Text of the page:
The soundtrack to today’s Gucci show indicates just how deeply the Italian brand has penetrated the zeitgeist. Lil Pump kicked things off with “Gucci Gang.” Rick Ross and Bhad Bhabie rapped about a “Green Gucci Suit” and “Gucci Flip Flops,” respectively, and Die Antwoord, with an assist from Dita Von Teese, crooned about “Gucci Coochie.” Alessandro Michele, the house’s creative director, is a one-man hit factory—but of course he has a lot of good material to work with.

Gucci turns 100 this year. Michele’s new collection is a celebration of that milestone, and in his fashion it’s a fabulously idiosyncratic one. Not unexpectedly it reexamines the house’s history; this is standard operating procedure on anniversaries. Michele picked up on Gucci’s equestrian codes, giving them a fetishistic spin—one model cracked their whip as they made their way down the runway. He also reprised one of Tom Ford’s greatest hits, the red velvet tuxedo from fall 1996 that Michele said “made Gwyneth Paltrow famous,” with tweaks including new, more pronounced shoulders, a leather harness, and versions for both men and women.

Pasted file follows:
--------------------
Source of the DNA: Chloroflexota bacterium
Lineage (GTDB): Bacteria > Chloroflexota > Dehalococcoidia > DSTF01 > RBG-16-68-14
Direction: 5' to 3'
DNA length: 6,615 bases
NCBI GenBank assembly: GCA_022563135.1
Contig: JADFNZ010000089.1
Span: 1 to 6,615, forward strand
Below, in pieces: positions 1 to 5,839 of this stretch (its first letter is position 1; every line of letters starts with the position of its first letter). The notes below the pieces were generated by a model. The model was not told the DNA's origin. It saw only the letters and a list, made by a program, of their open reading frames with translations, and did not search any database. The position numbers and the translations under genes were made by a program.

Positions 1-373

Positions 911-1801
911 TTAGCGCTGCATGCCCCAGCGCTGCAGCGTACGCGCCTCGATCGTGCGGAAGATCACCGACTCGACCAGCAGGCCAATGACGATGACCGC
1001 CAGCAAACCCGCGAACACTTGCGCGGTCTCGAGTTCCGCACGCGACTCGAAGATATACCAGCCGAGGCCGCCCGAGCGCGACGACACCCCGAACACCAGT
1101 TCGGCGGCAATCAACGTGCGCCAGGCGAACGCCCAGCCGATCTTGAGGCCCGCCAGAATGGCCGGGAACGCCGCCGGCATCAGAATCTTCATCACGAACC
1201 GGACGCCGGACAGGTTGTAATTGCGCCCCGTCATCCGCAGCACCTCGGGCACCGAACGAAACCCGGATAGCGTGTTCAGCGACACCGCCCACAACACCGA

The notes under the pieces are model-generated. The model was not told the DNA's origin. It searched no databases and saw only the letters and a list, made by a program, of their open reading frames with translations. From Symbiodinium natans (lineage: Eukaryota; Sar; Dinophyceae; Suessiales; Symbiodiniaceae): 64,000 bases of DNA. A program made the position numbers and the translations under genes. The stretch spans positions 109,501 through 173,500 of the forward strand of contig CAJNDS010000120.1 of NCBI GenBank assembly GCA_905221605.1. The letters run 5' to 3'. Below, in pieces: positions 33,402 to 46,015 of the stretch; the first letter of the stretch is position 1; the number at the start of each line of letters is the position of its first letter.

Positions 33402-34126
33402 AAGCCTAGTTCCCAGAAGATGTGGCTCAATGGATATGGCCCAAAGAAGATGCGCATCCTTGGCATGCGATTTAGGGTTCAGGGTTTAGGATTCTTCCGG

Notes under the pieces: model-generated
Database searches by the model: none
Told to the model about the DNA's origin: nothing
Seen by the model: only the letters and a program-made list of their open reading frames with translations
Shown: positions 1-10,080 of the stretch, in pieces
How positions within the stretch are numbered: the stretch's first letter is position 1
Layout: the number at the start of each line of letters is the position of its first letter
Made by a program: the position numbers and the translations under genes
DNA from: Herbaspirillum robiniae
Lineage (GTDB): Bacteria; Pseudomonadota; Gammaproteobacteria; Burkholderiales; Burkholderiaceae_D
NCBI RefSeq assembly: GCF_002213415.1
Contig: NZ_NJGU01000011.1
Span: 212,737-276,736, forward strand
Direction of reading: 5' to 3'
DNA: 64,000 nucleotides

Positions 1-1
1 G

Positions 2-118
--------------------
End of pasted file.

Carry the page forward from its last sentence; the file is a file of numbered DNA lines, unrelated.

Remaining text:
More surprising were the pieces that Michele lifted—or “quoted,” to use the company parlance—from Demna Gvasalia’s Balenciaga, another brand in the Kering stable. As the show began and social media started pinging with chatter about the collaboration, a press representative clarified that this was not in fact one of fashion’s familiar hookups but rather the first output from Michele’s so-called hacking lab. With Gvasalia’s permission, Michele used some of the Balenciaga designer’s iconic shapes and symbols, including the padded hip jacket of fall 2016 and spring 2017’s spandex peplum top and leggings. All these things mixed and mingled with his own symbols—glitter for day, copious amounts of marabou, and anatomical heart minaudières encrusted with rhinestones—alongside a vital new emphasis on classic tailoring.

In that hacking, Michele has something in common with the sample-loving musicians on his soundtrack. But it’s a rarer occurrence in fashion, a point made clear by a written statement from François-Henri Pinault, Kering’s chairman and CEO: “I have seen how [Alessandro and Demna’s] innovative, inclusive, and iconoclastic visions are aligned with the expectations and desires of people today,” he said. “Those visions are reflected not only in their creative offerings but also in their ability to raise questions about our times and its conventions.” The industry will be watching how, with whom, and where this concept goes next.